How to Refuse Medical Care?
March 27, 2024

How to Refuse Medical Care?

Someone who is an adult and has full mental capacity can refuse medical treatment, regardless of the situation. Even if you're facing a deadly disease, you can simply choose to go with the flow and accept your fate. In these situations, patients choose a better quality of life over the length of life.

Nevertheless, there are some situations where you might be forced to undergo medical treatment against your will. This is the case with kids, mentally incapable people, and individuals who are considered a threat to society. If you're not sure which group you belong to, you should contact your healthcare advocate and ask for advice.

In this article, we’ll explain the concept of consent and how all these rules might apply to you.

What is the Right to Refuse and Informed Consent?

Informed consent and the right to refuse are two concepts that go hand in hand. Informed consent, in particular, refers to situations where a patient has received all relevant information about the diagnosis and potential treatment and that he has understood the options. For a patient to meet this criterion, he needs to understand the following:

  • Diagnosis
  • Suggested treatment
  • Benefits and risks
  • Alternative treatments
  • Benefits and risks of declining

A patient should act out of free will when accepting a proposed treatment. There shouldn’t be coercion of any kind, and the patient should understand he has the option of declining assistance. Then again, there are situations where coercion is the best course of action, especially if a patient wants to receive treatment but is scared of the procedure.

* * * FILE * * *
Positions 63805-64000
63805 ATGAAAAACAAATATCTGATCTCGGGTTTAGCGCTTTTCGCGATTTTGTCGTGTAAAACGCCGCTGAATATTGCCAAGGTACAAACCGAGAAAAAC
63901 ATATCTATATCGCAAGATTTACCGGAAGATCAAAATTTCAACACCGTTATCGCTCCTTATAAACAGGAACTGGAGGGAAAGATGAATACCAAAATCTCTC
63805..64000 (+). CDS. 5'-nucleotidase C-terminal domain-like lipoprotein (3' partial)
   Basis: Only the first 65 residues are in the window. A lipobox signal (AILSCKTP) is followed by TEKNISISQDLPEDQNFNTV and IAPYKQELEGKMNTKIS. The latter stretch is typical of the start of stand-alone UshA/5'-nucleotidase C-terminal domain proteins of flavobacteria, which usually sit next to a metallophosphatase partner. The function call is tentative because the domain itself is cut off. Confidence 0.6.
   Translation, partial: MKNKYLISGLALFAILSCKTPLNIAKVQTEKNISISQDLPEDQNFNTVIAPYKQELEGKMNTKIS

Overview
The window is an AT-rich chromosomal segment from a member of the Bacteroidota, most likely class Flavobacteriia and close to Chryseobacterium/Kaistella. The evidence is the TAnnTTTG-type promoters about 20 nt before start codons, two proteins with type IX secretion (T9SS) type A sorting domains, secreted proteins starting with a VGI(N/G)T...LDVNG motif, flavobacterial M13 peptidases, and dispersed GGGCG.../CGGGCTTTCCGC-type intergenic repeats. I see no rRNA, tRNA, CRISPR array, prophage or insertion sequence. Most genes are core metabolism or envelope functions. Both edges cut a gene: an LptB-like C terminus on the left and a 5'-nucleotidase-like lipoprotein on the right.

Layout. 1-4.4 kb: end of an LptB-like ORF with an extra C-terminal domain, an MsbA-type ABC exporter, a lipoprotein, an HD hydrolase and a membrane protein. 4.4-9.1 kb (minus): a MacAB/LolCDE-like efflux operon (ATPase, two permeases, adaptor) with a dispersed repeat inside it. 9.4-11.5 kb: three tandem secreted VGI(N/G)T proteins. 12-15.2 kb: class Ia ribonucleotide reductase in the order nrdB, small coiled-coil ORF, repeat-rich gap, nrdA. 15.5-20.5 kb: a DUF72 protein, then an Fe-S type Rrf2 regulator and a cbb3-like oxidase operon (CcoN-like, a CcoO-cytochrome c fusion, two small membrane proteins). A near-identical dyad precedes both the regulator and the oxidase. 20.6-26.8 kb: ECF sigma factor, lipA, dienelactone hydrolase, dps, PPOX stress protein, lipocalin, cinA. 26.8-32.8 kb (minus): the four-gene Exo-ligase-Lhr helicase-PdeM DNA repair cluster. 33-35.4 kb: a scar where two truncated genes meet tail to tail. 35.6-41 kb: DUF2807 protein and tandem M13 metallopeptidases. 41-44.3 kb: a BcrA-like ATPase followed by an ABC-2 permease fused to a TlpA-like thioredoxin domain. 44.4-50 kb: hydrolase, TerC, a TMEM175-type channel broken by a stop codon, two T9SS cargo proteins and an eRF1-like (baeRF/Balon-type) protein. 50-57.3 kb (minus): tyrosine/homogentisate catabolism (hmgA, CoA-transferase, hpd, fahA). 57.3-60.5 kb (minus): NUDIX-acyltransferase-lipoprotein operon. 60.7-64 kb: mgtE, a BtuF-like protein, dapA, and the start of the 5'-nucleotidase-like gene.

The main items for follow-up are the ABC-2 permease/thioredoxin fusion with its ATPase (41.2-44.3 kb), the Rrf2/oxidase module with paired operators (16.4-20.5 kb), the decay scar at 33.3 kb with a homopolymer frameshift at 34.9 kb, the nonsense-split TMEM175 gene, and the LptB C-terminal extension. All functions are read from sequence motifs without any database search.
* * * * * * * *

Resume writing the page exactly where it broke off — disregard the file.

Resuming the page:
In most cases, a patient can verbally give informed consent to a medical provider. They don’t have to sign anything for the procedure to proceed. The only exception to this rule is clinical trials and other types of research, where everything has to be properly documented.

Rights to Refuse Exceptions

When a person is under duress or going through a medical emergency, a healthcare provider can bypass informed consent. This rule was introduced as a life-saving measure in situations where a person might not be able to provide verbal consent or when time is of the essence.

Besides this, here are other categories of patients who can’t refuse treatment:

Mentally Incompetent Patients

If a person doesn't have the mental capacity to understand the treatment and potential outcomes, their guardian can make the decision for them. Alternatively, if a guardian isn't present, a medical provider can make their decision.

It’s worth mentioning that mental incompetence doesn’t only refer to people struggling with mental and intellectual difficulties. It also applies to patients who are under the influence of drugs and alcohol, as well as those who have a brain injury.

Nevertheless, there are also a few exceptions to this rule. For example, there are cases where a patient with Down syndrome or schizophrenia can be deemed competent by their doctor. A healthcare practitioner has to determine if this person meets the necessary criteria that would allow them or disallow them to give consent.